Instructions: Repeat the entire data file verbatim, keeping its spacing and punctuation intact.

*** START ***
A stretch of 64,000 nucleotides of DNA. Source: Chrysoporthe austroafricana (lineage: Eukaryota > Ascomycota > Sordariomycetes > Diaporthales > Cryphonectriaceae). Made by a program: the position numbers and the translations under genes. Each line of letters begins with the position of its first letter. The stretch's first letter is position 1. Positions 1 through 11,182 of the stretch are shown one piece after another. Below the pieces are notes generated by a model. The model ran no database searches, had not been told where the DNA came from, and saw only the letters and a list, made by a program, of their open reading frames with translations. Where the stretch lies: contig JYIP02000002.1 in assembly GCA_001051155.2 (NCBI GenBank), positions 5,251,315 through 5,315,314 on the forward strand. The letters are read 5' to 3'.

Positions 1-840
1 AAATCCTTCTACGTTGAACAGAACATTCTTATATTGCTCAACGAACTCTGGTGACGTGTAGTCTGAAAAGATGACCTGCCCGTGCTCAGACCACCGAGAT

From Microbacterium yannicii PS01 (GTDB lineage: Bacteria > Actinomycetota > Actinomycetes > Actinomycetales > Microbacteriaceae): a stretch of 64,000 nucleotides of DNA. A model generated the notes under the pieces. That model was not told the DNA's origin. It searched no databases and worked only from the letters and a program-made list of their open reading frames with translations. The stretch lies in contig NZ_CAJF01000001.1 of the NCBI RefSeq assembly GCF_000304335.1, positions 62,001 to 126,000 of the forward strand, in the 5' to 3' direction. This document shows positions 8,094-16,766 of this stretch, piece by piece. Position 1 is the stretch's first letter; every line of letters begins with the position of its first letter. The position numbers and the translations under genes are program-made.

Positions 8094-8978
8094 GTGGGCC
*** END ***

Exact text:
A stretch of 64,000 nucleotides of DNA. Source: Chrysoporthe austroafricana (lineage: Eukaryota > Ascomycota > Sordariomycetes > Diaporthales > Cryphonectriaceae). Made by a program: the position numbers and the translations under genes. Each line of letters begins with the position of its first letter. The stretch's first letter is position 1. Positions 1 through 11,182 of the stretch are shown one piece after another. Below the pieces are notes generated by a model. The model ran no database searches, had not been told where the DNA came from, and saw only the letters and a list, made by a program, of their open reading frames with translations. Where the stretch lies: contig JYIP02000002.1 in assembly GCA_001051155.2 (NCBI GenBank), positions 5,251,315 through 5,315,314 on the forward strand. The letters are read 5' to 3'.

Positions 1-840
1 AAATCCTTCTACGTTGAACAGAACATTCTTATATTGCTCAACGAACTCTGGTGACGTGTAGTCTGAAAAGATGACCTGCCCGTGCTCAGACCACCGAGAT

From Microbacterium yannicii PS01 (GTDB lineage: Bacteria > Actinomycetota > Actinomycetes > Actinomycetales > Microbacteriaceae): a stretch of 64,000 nucleotides of DNA. A model generated the notes under the pieces. That model was not told the DNA's origin. It searched no databases and worked only from the letters and a program-made list of their open reading frames with translations. The stretch lies in contig NZ_CAJF01000001.1 of the NCBI RefSeq assembly GCF_000304335.1, positions 62,001 to 126,000 of the forward strand, in the 5' to 3' direction. This document shows positions 8,094-16,766 of this stretch, piece by piece. Position 1 is the stretch's first letter; every line of letters begins with the position of its first letter. The position numbers and the translations under genes are program-made.

Positions 8094-8978
8094 GTGGGCC